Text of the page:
The catalyst for these changes was the invention that revolutionised recording in the years after WWII -- magnetic tape, which was developed by BASF audio engineers in Germany in the mid-1930s. Before tape recorders were introduced in the early 1950s, the primary means of recording music was to record it live, direct-to-disc, in a single take. As the musicians played and sang, the sound was fed from the studio to a specially designed disc-cutting lathe (operated by trained engineers) which physically cut the audio track into the surface of an acetate master disc. This is the reason that the recording process is still sometimes referred to as "cutting a record".
Recording engineers were limited in what they could achieve with the available technology -- the aural character of a recording was largely dependent on studio acoustics and microphone placement -- e.g. the distinctive sound of Bill Haley & The Comets' records like "Rock Around The Clock" was achieved by recording them in converted church with a domed ceiling. Mixing desks in those days had very limited tone controls and the only production effects were echo and reverberation. Before tape, this had to be created acoustically, by sending the sound to speaker placed at one end of a specially-constructed echo chamber; the echo-laden sound was picked up by a microphone at the other end of the chamber and relayed back into the control panel, where it could be mixed in with the 'dry' sound of the performers playing in the anechoic studio.
Prior to the introduction of magnetic tape, studio recording was a capital-intensive industry dominated by a handful of huge multinational record companies like EMI. Typically, such companies were organised as vertically-integrated businesses that owned every level of the record-making and selling process -- the studios (e.g. Abbey Rd) where the recordings were made, the factories where they were pressed, the warehouses from which they were distributed. Companies like CBS and RCA also owned major interests in radio broadcasting and/or they also manufactured gramophones and radio receivers, and EMI owned the HMV record store chain to retail its own recordings.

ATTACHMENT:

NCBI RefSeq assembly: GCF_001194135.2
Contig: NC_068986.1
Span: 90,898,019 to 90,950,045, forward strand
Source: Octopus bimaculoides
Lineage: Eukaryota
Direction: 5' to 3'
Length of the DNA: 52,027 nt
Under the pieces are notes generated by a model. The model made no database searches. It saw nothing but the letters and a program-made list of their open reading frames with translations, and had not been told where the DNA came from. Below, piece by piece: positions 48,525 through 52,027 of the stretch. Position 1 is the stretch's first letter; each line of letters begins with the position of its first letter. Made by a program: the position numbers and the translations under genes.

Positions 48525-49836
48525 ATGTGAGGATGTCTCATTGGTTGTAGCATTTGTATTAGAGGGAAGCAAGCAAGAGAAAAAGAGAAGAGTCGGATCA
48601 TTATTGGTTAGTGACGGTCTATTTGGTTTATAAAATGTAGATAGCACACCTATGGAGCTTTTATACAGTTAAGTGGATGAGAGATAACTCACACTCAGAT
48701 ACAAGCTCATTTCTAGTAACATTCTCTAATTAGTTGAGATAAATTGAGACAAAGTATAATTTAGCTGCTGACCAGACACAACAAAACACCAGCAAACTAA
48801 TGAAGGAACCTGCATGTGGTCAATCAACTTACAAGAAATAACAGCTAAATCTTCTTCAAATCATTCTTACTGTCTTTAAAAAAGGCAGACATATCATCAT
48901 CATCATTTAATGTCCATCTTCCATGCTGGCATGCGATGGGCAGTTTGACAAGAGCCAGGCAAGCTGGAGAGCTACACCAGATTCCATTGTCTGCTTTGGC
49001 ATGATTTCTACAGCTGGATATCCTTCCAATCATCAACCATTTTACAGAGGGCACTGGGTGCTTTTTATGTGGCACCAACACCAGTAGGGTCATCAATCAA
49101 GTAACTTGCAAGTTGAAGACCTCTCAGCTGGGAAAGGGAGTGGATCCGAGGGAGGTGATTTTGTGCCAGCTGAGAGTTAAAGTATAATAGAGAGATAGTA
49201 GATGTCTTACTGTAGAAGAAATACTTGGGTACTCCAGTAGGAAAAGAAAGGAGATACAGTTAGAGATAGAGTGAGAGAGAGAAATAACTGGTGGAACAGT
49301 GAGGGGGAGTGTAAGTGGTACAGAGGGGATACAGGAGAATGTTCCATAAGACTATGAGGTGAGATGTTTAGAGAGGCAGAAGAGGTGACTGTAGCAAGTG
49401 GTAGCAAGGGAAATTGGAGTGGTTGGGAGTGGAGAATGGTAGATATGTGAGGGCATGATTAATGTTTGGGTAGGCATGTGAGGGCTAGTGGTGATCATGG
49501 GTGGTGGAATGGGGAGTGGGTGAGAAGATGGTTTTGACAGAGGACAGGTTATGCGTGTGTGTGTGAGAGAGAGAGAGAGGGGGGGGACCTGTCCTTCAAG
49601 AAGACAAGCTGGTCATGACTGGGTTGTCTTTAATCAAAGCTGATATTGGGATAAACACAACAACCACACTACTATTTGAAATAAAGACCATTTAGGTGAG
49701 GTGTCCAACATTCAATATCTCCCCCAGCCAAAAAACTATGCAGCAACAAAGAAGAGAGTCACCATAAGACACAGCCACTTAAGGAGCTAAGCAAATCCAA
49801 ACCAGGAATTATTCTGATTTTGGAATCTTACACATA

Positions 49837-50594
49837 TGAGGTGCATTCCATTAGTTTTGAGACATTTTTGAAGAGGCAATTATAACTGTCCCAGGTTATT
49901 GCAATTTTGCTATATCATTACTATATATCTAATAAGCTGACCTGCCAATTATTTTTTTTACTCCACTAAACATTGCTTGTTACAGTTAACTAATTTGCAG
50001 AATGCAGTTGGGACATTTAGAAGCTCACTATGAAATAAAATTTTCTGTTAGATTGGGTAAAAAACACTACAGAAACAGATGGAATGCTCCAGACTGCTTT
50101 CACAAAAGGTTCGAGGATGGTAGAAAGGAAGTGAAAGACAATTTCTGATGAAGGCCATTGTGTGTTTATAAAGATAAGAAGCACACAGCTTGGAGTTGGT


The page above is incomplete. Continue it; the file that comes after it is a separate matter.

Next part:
Studios represented a sizeable capital investment in real estate, plant and personnel. They had to be large enough to accommodate many musicians (even an orchestra) and they needed additional rooms including echo chambers, control rooms, a cutting rooms and storerooms, and a permanent staff of trained recording engineers. They were expensive to run and expensive to hire. In general, only those performers who had a contract with a major company got to use the company studio. The only other high-quality studios available were those belonging to radio stations or to the independent production companies that made radio programmes under contract.
In the Fifties, the introduction of magnetic tape, multi-track recorders and vinyl records led to major changes in the structure of the music industry. The growth of independent recording studios, facilitated by the new technology and powered by the huge boom in the sale of rock'n'roll records, created created new strata within the industry within which the independent record labels and independent record producers could operate. The advent of the commercial recordings studio -- where facilities could be hired at an hourly or daily rate by anyone who could afford the fees -- meant that independent production companies and small labels could now gain regular access to quality recording facilities for the first time. It also meant that the large record companies were no longer limited by what their house producers and engineers could record in their own studios. Major labels could supply the growing demand for rock'n'roll records by 'outsourcing' recordings to independent producers, who were able to hire these commercial studios. The most famous independent studios -- like Olympic Studios in London or Goldstar in Los Angeles -- came to rival or even surpass the large corporate studios in terms of both prestige and the number of hits they produced.